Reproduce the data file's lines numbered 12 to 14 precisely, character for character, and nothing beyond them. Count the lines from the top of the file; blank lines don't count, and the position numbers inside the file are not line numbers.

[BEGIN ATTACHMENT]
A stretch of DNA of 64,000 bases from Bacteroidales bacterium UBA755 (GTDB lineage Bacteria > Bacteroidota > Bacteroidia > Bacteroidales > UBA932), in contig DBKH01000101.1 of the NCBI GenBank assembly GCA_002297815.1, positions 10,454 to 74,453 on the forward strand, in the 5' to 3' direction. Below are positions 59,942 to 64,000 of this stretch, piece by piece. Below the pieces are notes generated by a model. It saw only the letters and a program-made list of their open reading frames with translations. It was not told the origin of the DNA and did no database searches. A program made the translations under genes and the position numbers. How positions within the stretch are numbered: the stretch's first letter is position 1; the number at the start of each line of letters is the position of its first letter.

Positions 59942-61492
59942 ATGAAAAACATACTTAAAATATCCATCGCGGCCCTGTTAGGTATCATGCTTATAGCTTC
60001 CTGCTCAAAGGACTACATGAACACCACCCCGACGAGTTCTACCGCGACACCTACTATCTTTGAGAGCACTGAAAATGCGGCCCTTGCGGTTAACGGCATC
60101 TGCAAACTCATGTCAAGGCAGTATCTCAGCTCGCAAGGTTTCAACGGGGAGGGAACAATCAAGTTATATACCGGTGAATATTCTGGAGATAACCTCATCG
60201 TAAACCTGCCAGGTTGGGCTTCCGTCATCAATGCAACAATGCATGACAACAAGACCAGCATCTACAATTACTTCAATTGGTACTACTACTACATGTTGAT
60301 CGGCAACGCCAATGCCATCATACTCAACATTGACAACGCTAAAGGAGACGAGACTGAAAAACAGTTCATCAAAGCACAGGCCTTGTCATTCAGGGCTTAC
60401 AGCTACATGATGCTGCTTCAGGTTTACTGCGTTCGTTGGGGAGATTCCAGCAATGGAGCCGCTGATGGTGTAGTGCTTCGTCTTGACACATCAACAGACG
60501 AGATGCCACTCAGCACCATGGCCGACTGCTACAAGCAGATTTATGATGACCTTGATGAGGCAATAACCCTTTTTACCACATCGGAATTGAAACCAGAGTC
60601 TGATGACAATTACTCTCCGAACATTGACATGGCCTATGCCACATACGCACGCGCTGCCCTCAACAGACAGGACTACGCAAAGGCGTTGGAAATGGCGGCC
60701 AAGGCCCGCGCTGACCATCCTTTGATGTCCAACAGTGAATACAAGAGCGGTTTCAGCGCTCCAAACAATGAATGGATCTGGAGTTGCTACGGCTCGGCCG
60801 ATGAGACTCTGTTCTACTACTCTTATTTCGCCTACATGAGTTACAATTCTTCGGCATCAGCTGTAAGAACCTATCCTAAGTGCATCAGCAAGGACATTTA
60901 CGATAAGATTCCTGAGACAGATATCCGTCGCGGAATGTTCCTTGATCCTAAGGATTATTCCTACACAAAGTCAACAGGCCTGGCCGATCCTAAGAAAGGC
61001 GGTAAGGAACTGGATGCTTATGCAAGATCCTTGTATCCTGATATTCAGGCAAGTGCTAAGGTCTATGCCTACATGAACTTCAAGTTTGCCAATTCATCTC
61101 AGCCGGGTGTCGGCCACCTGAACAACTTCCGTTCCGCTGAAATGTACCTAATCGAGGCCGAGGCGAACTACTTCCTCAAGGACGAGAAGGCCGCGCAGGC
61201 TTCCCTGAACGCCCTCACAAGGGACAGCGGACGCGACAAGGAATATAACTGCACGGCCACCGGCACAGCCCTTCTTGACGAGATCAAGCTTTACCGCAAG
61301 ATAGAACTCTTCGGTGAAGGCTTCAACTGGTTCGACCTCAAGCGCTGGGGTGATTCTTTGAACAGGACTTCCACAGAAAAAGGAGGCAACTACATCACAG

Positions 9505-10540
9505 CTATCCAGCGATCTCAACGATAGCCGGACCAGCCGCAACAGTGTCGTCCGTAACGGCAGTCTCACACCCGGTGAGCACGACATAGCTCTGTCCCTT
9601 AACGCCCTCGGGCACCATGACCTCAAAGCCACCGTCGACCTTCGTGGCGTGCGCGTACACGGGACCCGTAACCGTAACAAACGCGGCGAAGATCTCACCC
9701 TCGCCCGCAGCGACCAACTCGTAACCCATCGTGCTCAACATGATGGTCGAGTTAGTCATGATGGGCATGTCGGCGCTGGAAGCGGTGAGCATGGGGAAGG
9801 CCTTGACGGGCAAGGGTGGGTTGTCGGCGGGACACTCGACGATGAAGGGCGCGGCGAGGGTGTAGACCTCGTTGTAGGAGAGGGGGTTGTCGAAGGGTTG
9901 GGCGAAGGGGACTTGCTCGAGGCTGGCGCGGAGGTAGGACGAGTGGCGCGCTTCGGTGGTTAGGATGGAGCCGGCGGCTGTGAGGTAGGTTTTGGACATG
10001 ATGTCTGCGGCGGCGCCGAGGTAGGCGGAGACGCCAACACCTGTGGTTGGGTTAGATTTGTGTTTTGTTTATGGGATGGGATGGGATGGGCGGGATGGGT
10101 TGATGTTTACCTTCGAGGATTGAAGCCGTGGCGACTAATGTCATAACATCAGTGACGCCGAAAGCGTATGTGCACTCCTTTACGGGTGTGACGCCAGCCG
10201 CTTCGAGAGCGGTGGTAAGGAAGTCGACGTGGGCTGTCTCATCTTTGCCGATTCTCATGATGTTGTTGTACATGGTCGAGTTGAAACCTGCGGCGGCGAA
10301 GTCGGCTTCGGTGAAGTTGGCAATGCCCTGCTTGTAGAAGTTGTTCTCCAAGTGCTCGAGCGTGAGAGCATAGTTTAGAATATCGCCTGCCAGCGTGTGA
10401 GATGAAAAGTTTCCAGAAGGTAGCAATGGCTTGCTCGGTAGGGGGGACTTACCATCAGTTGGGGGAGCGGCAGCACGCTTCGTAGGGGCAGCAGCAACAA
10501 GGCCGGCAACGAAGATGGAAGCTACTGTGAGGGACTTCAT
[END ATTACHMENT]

60801 ATGAGACTCTGTTCTACTACTCTTATTTCGCCTACATGAGTTACAATTCTTCGGCATCAGCTGTAAGAACCTATCCTAAGTGCATCAGCAAGGACATTTA
60901 CGATAAGATTCCTGAGACAGATATCCGTCGCGGAATGTTCCTTGATCCTAAGGATTATTCCTACACAAAGTCAACAGGCCTGGCCGATCCTAAGAAAGGC
61001 GGTAAGGAACTGGATGCTTATGCAAGATCCTTGTATCCTGATATTCAGGCAAGTGCTAAGGTCTATGCCTACATGAACTTCAAGTTTGCCAATTCATCTC